While we were in Jupiter for the Knowles/Scerra family reunion, my brother-in-law Callum (husband of Thad’s sister Sarah) graciously offered to take groups of us out on his motorboat in the Intracoastal Waterway. Since my little Ben wanted to go, I waded out to the boat and climbed aboard too. As a little background, it should be noted that my husband’s grandparents were natives of the Bahamas, where the Knowles family is still well known in the fishing industry. They settled in the U.S. in the 1920’s, but my husband himself lived in the Bahamas for several years of his early childhood, spending much of his time at the beach and in the water. When Thad was about 8, they moved to western Massachusetts and managed a ski lodge on Lake Pontoosuc, where they could go canoeing or sailing. So Thad’s family is used to being on the water, while I’m much more of a land lubber. I can take a trip to the beach and splash around in the shallow waves, but that’s about the extent of it. (Some of you will remember a blog post called Fear! (Or Not!) mentioning my nightmare – a recurring one -- about huge waves sweeping me away at the beach.)
And now here I was on the Intracoastal, watching some of my husband’s kinfolk frantically hanging onto a tube raft towed behind a fast motor boat in deep water, smacking over the waves that Callum so artfully stirred up by swerving this way and that, and then losing their grip and trying to hoist aboard again. And all I could say was, “MY TURN NEXT!” Time for me to take a little risk and enjoy myself with outrageous fun beyond my usual comfort zone! I didn’t even need to take a trip to the chiropractor after it. I suppose it helped that I lift weights at the YMCA, which gave me the extra strength to hold on to that tube!
It dawned on me then that each day brings its own unique moments, and we don’t get the same ones over again. If I didn’t do it then, I might never have had the chance. “Carpe diem!” (Seize the day!) Or, as we moderns say, “Get a life!”
The next day our fun came at a slower pace. We crossed the street over to the ocean side for a barbecue beach day. This particular beach is covered with rock: not pebbles but long stretches of what I think was limestone. This made wading a bit of a challenge because of the slippery and uneven bottom. The best thing to do was float out on a body board and paddle in the water. Or, better yet, we could stroll down the beach to the large outcroppings of rock that were pocketed with small caverns. The water sprayed up through the holes as the waves splashed up under them. You could walk along the top if you watched your step. Or you could shimmy down into one of the larger openings if you watched your head – which I learned the hard way, of course. At first, one of my boys complained about having nothing to do. I had to laugh. Nothing to do at the beach, huh? OK, so it might not have been as thrilling as the motor boating, tubing, and kayaking the day before, but each day brings its own special moments, and some of them are quieter, more subtle ones.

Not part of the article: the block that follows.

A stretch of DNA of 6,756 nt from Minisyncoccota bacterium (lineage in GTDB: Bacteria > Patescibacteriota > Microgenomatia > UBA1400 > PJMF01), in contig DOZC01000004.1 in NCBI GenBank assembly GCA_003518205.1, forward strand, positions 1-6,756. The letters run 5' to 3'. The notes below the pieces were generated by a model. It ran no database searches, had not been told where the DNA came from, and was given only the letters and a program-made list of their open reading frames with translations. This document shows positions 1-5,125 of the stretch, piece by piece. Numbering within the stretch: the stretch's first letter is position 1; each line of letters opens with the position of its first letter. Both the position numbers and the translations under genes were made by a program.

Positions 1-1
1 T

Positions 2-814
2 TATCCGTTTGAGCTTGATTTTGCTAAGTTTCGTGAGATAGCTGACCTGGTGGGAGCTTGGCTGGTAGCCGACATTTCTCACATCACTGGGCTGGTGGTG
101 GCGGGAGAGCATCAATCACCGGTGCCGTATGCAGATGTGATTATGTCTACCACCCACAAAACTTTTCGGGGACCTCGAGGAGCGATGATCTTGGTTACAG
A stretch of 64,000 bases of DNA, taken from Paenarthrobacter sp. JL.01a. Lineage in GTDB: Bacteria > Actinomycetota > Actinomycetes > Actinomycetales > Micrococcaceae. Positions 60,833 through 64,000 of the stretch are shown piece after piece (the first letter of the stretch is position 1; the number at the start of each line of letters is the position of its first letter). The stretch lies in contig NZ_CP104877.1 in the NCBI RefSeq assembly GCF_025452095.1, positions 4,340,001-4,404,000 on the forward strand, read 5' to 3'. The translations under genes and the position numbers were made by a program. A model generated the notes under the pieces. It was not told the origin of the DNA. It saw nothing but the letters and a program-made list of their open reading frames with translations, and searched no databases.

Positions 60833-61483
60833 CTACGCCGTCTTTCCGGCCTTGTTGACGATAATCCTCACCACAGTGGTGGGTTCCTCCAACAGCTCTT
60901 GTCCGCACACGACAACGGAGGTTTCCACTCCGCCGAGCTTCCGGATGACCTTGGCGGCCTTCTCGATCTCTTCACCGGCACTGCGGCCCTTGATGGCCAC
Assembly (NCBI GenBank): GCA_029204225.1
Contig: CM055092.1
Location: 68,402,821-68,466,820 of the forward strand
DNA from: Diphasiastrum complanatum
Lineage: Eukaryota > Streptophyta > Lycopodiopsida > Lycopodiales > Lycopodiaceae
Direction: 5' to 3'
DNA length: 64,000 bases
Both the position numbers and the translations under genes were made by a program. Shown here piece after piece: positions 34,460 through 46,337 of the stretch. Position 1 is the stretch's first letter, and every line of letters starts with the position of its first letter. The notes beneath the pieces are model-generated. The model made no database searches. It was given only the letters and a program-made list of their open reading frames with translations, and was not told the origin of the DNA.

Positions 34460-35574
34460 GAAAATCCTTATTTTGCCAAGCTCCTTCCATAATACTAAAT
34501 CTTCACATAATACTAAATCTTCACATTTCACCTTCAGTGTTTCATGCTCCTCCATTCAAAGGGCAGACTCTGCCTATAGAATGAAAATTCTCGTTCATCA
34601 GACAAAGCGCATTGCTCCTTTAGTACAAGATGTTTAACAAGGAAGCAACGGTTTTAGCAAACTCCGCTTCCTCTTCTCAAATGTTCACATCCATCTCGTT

This new beach day brought sea shells and (after the whining stopped) snorkel masks. For me, it also brought a chance to sit on a big rock and cuddle a little girl while enjoying the rolling waves at my feet. We need to live “in the moment” and enjoy each day for what it brings. During the reunion weekend, I savored my time, wherever and with whomever I found myself. Each person is precious, each moment as sacred, especially as we gratefully receive them as gifts from a gracious God who came to bring us abundant life.
by Julia Fletcher
Little drops of water,
Little grains of sand,
Make the mighty ocean
And the pleasant land.
Thus the little minutes,
Humble though they be,
Make the mighty ages